Jobs in after-school programs aren’t known for their high pay, but this week, at least, employees may be paid extra in appreciation.
For example, staff members at Prime Time Palm Beach, a nonprofit that helps after-school providers meet quality standards, are writing thank-you notes to the after-school providers they work with.
Other organizations are tweeting at #heartofafterschool to highlight the work of their after-school staff. It’s all part of Afterschool Professionals Appreciation Week, sponsored by the National AfterSchool Association.
Improving pay and opportunities for youth workers has been long been a thorn in the side of leaders in the field.
“We’re still stuck with a system that does not compensate people well enough,” said Ellen Gannett, director of the National Institute on Out-of-School Time. But she sees an increasing recognition of the value of youth work over the past decade — as well as an increase in credentialing systems and college degree programs.
Professionalizing the field
Efforts to professionalize youth work and raise the pay have been ongoing, but two things have gotten in the way, Gannett said.
“It’s a very fragmented field,” she said.
Youth work can range from after-school programs to group homes to residential treatment centers.
And people who work with youth come from widely different educational backgrounds, Gannett said.
Michael Mitchell is membership chair of the Association for Child & Youth Care Practice, a membership organization for professionals and agencies ranging from juvenile justice to foster care to community youth programs.
“Educational qualifications [for youth workers] can be all over the map,” Mitchell said. People come to youth work with various degrees from social work to psychology to education. In some inner-city youth organizations, very competent staff members may not have high school diplomas, he said.
Credentialing is also all over the map, with various states, cities and counties offering different credentials.
In 2008, ACYCP established the Child and Youth Care certification, which certifies youth workers nationwide across various settings, including after-school.
Gannett said professionalizing the field requires defining standards for program quality and setting academic pathways and career pathways that allow employees to advance.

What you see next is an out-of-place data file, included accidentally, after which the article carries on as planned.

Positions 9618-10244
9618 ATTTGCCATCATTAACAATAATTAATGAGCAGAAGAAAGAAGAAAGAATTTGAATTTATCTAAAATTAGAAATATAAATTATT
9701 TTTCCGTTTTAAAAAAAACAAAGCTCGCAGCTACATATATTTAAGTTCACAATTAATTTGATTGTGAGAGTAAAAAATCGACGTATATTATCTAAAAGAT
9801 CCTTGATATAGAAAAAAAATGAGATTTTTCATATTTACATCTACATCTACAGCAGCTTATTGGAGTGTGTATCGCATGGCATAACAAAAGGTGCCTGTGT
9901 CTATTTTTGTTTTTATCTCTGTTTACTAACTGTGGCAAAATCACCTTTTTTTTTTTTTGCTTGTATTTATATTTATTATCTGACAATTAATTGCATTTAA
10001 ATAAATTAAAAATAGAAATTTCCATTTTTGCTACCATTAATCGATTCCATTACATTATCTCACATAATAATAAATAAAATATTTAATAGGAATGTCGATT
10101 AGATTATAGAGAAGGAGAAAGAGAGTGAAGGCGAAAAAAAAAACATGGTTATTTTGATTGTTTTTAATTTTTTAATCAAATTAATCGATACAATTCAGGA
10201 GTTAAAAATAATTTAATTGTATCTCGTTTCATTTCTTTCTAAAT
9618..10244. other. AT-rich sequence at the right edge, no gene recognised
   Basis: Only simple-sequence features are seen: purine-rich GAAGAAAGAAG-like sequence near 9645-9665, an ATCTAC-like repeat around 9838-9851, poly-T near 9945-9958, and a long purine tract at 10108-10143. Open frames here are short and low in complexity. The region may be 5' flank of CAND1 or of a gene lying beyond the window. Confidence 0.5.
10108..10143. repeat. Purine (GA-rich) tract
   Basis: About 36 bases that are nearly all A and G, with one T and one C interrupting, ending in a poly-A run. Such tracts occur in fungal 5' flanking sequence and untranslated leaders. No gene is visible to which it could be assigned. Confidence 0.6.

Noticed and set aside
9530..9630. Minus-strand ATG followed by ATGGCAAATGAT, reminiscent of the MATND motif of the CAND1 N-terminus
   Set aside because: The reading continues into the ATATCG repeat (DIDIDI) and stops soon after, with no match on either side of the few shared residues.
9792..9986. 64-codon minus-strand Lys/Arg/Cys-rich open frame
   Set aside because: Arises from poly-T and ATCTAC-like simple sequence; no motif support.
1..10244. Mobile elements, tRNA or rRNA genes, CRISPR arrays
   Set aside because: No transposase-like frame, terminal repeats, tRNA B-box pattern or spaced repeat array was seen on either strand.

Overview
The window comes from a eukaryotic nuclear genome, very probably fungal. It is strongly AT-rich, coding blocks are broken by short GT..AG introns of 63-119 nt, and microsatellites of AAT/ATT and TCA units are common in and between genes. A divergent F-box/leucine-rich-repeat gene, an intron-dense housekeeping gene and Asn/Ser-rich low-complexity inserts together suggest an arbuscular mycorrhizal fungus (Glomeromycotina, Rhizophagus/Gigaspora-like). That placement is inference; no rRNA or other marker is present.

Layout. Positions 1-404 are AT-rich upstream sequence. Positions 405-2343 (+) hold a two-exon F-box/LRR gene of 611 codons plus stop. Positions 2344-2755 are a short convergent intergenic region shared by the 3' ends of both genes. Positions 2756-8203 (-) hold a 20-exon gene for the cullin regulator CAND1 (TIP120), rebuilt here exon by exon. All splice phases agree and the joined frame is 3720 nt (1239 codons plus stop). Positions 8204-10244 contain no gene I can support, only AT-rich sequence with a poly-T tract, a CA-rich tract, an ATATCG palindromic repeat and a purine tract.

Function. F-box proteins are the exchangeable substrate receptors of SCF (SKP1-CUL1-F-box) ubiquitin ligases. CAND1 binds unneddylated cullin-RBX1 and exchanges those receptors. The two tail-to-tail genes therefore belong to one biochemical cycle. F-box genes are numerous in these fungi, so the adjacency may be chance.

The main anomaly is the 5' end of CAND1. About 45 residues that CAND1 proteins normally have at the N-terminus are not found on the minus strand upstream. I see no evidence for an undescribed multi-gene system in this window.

She envisions a field in which a youth work degree could provide exciting opportunities.
In the 2012 book “Advancing Youth Work: Current Trends, Critical Questions,” she describes a field in which “people could move from many different settings as they advance over time because youth work will be embedded in so many different great employment opportunities.”
“With a degree under your belt and experience working with children, many institutions and organizations will want to employ youth workers,” she wrote.
Who are the youth workers?
There are about 850,000 after-school workers in the United States who work with about 10.2 million children per year, according to the National Afterschool Association.
The workforce is often described as part time, underpaid, underage and temporary, said Gina Warner, president and CEO of the National AfterSchool Association (NAA), at the “Professionalizing the Workforce” panel at the organization’s convention in March. But a survey NAA conducted of 5,000 people in the after-school workforce shows a different picture, Warner said.
The organization surveyed its 20,000 members last year to find out more about their jobs and pay. Survey responses tended to come from people working in higher-level after-school positions.
Twenty-eight percent who responded were executive directors, 32 percent were program directors and just 10 percent were frontline staff.
Their pay seemed clearly linked to education level.
Thirty percent had master’s degrees, 41 percent had bachelor’s degrees and 25 percent had an associate’s degree or some college.